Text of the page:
By contrast, the second viewpoint, put into experimental practice in design institutes and by independent practitioners around the globe, might be classed as “tactical dressing.” This work is structured as time-based events, in line with Paolo Virno’s notion of virtuosity: works created are performative (ephemeral) rather than prototypical (productive in a market context). They use digital technologies’ potential to amplify already perennial capabilities of dress to solidify social sectors and roles, signal cultural/ideological positions to others in a larger community, and demonstrate the irruption of ubiquitous technologies in our lives. In doing so, they execute actions or “dress acts”—an extrapolation of Searle’s (and Deleuze’s) notion of “speech acts.”  Examples include Komalski & Weiser’s sonic Echo Coats, Berzowska’s electronically malfunctioning Skorpion dresses, and Nascimento & Martins’ microblogging Rambler sneakers.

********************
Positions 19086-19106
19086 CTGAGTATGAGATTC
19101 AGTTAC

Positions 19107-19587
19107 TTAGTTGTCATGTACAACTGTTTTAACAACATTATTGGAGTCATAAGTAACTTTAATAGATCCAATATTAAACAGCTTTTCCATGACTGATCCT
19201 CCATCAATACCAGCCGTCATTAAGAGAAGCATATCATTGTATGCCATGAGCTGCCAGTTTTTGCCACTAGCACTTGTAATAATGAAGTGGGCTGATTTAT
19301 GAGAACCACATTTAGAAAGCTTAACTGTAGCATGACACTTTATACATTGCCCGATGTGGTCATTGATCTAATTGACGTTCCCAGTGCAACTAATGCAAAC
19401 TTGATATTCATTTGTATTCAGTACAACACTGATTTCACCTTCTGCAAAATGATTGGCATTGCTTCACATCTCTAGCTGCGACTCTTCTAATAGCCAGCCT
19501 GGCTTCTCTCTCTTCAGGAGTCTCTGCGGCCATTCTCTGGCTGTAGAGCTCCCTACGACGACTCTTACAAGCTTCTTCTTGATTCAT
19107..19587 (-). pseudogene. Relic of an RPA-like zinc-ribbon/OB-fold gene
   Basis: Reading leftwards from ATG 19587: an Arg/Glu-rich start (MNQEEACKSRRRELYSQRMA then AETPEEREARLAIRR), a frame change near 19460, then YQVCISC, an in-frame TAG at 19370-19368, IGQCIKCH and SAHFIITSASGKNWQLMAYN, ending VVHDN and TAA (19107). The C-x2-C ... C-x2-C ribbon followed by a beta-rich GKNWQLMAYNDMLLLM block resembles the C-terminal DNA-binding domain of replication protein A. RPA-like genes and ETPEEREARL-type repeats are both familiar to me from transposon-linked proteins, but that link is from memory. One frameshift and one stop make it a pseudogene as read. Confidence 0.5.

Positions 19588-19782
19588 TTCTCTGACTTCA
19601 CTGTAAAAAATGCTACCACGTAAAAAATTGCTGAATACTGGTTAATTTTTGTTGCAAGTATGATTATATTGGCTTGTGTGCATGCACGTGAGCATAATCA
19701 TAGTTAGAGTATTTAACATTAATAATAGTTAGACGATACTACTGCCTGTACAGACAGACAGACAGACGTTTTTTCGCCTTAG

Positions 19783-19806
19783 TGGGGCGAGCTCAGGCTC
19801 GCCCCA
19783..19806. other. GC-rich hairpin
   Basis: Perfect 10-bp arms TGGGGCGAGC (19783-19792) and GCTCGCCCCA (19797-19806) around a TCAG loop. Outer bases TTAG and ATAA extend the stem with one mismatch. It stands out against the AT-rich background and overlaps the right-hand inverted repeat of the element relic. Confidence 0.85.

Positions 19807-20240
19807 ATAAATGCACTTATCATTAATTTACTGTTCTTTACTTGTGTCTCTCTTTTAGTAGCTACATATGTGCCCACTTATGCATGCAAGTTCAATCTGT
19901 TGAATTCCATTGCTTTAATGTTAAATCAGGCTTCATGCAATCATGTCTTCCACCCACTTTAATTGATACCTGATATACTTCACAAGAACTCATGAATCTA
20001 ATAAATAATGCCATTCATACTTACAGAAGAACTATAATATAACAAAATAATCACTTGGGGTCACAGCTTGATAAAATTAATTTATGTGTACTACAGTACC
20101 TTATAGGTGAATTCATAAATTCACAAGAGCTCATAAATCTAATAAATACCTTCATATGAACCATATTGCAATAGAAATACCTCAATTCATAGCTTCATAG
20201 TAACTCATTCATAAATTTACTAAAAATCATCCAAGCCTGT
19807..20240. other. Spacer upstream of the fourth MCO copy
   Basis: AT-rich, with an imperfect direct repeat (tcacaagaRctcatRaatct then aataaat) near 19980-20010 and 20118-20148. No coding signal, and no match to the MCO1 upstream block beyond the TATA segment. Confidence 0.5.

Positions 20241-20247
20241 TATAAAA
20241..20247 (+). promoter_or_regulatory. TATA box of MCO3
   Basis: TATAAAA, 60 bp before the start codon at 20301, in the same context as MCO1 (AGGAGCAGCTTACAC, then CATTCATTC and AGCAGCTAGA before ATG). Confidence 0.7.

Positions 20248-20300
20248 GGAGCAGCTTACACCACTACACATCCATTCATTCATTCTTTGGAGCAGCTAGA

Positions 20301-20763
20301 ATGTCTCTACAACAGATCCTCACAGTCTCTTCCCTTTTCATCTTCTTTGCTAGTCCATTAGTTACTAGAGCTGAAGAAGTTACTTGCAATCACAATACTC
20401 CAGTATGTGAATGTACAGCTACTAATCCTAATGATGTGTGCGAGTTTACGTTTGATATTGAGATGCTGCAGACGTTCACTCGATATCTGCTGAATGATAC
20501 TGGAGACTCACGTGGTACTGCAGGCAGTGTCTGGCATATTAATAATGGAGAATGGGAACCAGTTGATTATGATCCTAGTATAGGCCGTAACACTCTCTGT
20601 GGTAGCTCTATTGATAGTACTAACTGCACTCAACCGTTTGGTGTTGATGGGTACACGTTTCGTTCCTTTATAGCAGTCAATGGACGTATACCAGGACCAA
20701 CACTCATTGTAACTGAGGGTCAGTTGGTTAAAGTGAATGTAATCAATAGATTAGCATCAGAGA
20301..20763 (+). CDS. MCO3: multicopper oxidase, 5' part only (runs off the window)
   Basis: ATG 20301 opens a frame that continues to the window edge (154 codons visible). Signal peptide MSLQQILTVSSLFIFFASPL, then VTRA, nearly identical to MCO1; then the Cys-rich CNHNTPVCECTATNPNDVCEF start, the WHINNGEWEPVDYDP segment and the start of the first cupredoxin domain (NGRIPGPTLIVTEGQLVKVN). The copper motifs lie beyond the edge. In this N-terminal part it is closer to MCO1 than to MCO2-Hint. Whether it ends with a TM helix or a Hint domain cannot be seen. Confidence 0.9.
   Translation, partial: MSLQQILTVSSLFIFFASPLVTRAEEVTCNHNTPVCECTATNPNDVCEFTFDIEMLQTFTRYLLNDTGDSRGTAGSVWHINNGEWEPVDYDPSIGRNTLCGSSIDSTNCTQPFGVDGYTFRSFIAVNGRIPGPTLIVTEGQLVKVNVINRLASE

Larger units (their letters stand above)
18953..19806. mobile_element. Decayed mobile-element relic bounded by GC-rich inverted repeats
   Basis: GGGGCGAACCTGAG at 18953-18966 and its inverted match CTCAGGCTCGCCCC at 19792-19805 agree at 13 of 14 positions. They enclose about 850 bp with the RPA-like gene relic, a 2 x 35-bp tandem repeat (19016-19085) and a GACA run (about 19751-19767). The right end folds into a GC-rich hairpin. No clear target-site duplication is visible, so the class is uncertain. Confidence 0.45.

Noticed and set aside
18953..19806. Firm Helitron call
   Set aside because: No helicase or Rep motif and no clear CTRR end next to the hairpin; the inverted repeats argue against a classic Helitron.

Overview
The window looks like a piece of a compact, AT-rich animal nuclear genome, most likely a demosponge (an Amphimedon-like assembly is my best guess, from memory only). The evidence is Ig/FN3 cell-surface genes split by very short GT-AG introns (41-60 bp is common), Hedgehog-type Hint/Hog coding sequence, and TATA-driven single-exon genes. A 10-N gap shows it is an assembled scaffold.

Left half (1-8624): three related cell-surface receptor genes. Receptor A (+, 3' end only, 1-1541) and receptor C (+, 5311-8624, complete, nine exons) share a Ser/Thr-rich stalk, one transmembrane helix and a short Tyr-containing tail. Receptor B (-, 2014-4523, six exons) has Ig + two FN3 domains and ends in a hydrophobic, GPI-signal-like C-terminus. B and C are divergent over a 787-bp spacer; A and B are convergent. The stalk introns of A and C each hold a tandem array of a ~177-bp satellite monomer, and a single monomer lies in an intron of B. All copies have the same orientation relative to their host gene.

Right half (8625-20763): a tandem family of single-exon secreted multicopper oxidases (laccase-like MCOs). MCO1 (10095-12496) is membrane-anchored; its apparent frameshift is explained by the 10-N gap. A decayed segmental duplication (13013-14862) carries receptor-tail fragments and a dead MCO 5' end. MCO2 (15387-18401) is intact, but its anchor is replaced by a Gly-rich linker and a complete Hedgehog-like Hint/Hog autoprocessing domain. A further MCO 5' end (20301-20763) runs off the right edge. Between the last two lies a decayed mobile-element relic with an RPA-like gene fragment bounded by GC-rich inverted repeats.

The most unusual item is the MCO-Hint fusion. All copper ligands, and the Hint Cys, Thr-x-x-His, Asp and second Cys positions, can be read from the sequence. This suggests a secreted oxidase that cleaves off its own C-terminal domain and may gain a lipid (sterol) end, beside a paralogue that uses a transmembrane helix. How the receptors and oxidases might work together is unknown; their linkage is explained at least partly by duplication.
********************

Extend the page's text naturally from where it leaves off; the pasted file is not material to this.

The paper considers the questions: 1) what are the ideological differences, and what might be the relations, between “smart” and “tactical” approaches to wearable technology? and 2) what is at stake —in other words, how important is wearable technology, anyway? What is the real potential for wearables as performative acts—dress acts—in a world where communal space (the traditional context for dress) is increasingly fictionalized, factionalized, and virtualized?  

Vjacket – A Wearable Controller for Live Video Performance

by Andreas Zingerle and Tyler Freeman